Animals, so far as we know, are reasonably good at thinking about particular things. Whether it is hunting prey, or recognising better bits of pasture, or seeing a nice warm freshly-raked seed bed to crap in. We would probably class this as common-sense in recognising things, and using that recognition to advantage. This is just basic evaluation of immediate environment, using memory and recognition, of course.
    All life evaluates and discriminates between choices in order to survive. Even plants and bacteria are capable of behavioral discrimination, because bacteria tend to swim in the direction of the most healthy chemical gradients, and plants tend to turn to the sunlight.
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  11. #83
    Non of this matters NomadicRT's Avatar
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    The octopus is on its own for full on weirdness...9 brains,3 hearts blue blood,no skeleton but a hard beak and exceptionally imtelligent.
    Hebridean at heart..everywhere else is just somewhere on the way back there...
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  12. #84
    Off the beaten track .... Maxal's Avatar
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    And of course there is the triffid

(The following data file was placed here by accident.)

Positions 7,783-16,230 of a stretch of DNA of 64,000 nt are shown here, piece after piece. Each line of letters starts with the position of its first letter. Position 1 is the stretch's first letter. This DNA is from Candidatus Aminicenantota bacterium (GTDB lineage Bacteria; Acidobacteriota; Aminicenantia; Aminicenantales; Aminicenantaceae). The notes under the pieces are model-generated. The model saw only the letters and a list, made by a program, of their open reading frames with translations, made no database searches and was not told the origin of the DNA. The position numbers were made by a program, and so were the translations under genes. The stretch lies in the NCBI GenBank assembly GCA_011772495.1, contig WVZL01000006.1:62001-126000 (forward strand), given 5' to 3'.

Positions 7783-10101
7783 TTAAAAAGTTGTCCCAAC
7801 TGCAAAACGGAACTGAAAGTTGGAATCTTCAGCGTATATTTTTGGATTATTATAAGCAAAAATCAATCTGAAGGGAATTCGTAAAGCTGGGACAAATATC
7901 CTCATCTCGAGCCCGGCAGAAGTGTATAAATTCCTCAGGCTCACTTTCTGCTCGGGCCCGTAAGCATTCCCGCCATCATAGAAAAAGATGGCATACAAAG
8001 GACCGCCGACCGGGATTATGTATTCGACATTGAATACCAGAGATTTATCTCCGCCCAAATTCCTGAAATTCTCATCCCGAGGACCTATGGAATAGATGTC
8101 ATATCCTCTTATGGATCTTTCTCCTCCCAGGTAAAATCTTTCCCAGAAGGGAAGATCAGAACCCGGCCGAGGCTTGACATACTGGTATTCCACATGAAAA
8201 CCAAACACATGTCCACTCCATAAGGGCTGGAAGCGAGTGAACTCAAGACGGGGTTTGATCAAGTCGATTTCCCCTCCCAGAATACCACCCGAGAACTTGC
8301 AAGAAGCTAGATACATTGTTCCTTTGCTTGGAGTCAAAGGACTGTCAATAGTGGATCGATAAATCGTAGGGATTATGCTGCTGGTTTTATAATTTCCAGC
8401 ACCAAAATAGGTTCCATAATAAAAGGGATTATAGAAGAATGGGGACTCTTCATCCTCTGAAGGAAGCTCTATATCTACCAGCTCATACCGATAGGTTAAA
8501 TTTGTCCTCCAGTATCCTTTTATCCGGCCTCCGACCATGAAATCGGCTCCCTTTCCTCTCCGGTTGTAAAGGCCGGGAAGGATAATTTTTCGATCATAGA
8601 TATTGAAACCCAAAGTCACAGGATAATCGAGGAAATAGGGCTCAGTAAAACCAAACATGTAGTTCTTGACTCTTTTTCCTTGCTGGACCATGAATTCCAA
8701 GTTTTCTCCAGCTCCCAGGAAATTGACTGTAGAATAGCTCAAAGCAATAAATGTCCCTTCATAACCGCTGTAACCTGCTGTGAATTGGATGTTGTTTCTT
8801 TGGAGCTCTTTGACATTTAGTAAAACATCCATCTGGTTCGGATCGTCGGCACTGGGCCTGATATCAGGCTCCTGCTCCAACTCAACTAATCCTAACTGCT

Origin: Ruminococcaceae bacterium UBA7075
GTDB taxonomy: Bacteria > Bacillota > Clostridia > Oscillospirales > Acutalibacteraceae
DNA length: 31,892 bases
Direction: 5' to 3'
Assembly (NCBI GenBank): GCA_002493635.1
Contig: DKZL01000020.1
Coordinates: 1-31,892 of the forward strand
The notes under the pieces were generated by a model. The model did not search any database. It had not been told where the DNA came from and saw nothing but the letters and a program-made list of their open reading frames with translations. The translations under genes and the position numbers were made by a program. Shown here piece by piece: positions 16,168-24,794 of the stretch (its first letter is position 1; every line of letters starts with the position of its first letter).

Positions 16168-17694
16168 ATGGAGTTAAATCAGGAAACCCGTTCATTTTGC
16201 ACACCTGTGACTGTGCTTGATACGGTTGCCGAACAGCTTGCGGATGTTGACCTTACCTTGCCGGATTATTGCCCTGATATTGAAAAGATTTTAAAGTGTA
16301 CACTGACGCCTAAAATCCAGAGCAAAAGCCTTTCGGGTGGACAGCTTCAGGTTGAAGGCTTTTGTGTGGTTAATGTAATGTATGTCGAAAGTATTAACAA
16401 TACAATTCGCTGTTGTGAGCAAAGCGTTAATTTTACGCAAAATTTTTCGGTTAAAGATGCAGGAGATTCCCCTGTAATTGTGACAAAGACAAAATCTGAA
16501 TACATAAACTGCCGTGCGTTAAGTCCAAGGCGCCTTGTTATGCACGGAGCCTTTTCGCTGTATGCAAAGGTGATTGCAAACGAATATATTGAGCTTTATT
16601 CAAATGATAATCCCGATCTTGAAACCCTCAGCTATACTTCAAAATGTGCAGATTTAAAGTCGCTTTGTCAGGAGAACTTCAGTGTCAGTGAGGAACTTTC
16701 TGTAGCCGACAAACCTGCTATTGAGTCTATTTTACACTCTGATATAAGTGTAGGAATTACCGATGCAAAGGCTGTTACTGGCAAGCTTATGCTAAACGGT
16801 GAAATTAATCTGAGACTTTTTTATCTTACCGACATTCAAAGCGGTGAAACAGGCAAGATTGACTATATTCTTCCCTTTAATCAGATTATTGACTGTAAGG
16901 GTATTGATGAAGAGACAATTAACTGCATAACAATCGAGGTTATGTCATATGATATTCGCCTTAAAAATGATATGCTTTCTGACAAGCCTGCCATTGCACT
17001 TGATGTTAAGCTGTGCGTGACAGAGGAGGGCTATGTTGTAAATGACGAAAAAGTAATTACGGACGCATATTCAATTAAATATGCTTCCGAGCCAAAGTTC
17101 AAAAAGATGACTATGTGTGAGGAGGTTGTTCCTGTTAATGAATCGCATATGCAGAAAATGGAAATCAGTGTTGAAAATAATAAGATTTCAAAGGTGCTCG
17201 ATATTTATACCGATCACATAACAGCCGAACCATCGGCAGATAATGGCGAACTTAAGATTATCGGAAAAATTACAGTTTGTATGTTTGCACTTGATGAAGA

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  13. #85
    Off the beaten track .... Maxal's Avatar
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    NomadicRT - Yes, that is weird about the Octopus. I guess, with it being a creature that can be pulled apart, then it is less likely to die if it has extra brains and hearts. The brain, though, we tend to see as the 'home' of consciousness. With Chang and Eng, they had two brains, and you tend to think of 2 x consciousnesses. Does an octopus have 9 x consciousnesses? Some will shout you can't know, you can't know! Big deal, I'm going to guess. I'd say no, maybe the brains are interconnected somehow, forming one consciousness, otherwise it'd always be in nine minds about whether to do something - I'll stay at home and do some dusting. No, I'll go to the disco and teach that starfish a thing or two about dancin, no, I just want to sit and think, go with the flow, whatever, I just can't decide, I'm all over the place and nowhere at the same time. The octopus has some serious identity problems and a long way to go before reaching Zen Unity.